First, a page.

We’re eco-obsessed and conspicuous consumption is out. A McMansion with a fleet of luxury SUVs in the driveway isn’t quite the status symbol it once was.

And municipalities are starting to realize the ‘burbs are financially unsustainable. Low-density housing doesn’t generate enough tax revenues to pay for infrastructure, much less maintain and repair it. And bills are starting to come due.

“Never have so many forces been working against conventional suburban development at the same time,” says Gallagher. “After more than half a century of expansion and the housing equivalent of gas-guzzling, we may have hit peak suburb.”

Gallagher doesn’t see the suburbs disappearing overnight. “Yes, cities are resurgent, but many people still want to live on a tree-lined street, have a front yard, and be able to drive to the grocery store to load up for their family of four.”

Some suburbs will weather the storm, particularly older ‘burbs close to cities. The hot development trend is to make these suburbs more urban. Downtowns are being revitalized.  Streets are adopting a mix of residential, commercial and retail uses. Houses are shrinking, moving closer to sidewalks while back decks and patios are being replaced with deep front porches. Residents are able to walk more and drive a little less.

The key takeaway for Hamilton? Don’t expect the white hot housing market in lower city neighbourhoods to cool off. If anything, count on more neighbourhoods seeing an influx of money, redevelopment, millennials and young families.  And someday, the code red neighborhoods in downtown Hamilton may well move out to the edge of town.

Review: Breaking Out – How to Build Influence in a World of Competing Ideas by John Butman

breaking outThis review first ran in the Sept. 11 edition of The Hamilton Spectator.

Breaking Out: How to Build Influence in a World of Competing Ideas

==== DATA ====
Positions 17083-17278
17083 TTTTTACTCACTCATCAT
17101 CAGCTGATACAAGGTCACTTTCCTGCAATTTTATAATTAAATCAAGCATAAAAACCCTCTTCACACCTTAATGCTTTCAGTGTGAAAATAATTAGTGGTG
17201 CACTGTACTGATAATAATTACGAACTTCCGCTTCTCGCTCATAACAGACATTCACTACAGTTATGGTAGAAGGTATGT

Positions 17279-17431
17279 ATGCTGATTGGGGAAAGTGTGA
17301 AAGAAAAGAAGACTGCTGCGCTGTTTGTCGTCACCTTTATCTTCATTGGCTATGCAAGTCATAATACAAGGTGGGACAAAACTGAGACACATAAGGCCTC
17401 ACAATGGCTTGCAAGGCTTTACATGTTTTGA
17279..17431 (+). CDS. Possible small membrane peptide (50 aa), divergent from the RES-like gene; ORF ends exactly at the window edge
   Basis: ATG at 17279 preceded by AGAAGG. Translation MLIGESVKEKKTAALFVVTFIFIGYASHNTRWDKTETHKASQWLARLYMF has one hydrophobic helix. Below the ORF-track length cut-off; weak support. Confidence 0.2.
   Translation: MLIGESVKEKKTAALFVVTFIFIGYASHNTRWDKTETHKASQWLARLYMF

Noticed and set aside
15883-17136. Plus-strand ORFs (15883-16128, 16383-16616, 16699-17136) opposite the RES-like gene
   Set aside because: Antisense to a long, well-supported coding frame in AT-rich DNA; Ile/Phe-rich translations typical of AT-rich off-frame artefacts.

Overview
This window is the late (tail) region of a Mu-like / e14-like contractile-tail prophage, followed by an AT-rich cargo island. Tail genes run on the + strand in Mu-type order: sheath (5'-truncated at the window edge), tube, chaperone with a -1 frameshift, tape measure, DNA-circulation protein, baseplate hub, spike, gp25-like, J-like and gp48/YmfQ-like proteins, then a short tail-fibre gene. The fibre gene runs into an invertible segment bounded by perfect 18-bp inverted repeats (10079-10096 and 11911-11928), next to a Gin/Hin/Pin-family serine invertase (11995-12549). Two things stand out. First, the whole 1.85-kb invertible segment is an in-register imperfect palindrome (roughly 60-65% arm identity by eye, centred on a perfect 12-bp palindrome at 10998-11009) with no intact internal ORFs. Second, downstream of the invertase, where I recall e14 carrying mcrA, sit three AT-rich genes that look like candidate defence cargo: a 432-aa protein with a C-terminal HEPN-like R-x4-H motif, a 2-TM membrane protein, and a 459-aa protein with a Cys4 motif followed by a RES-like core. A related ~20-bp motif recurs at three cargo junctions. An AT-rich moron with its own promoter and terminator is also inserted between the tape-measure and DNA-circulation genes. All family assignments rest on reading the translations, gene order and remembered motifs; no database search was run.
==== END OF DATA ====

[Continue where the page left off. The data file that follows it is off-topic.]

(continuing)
By John Butman

Harvard Business Review Press

$30

So here’s an idea.

Move the children’s museum into the heart of downtown Hamilton and supersize it.

Give kids a place to call their own that rivals the best and biggest in North America.

Make Hamilton home to the Canuck version of the National Museum of Play in Rochester or the children’s museum in Indianapolis.

Build the museum with corporate goodwill and taxpayer dollars. Sustain it with patrons, members and foundations. And run it as a nonprofit with community leaders on the board.

Create a one-of-a-kind space that amazes and inspires children to explore, discover, imagine and create.

Offer up a technology showcase, a celebration of the arts and a learning lab for students, educators and researchers.

Become a destination for hundreds of thousands of families from near and far who stay the weekend and spend money in our hotels, restaurants and shops.

Make it a hotspot for birthday parties, field trips, outreach programs, summer camps and special events for the young and young at heart.

And use the museum as living proof that Hamilton’s truly the best place to raise a child.

For inspiration, check out Sir Ken Robinson’s TED Talk. Or watch his video clip again if you’re among the folks who’ve already seen it nearly 18 million times. Robinson’s big ideas – that we must stop educating creativity out of our kids and that the arts matter as much as math and science – will strike a chord and plant a seed.

Robinson fits author John Butman’s definition of an idea entrepreneur – someone who’s passionate about a big idea and highly skilled and savvy at spreading the gospel.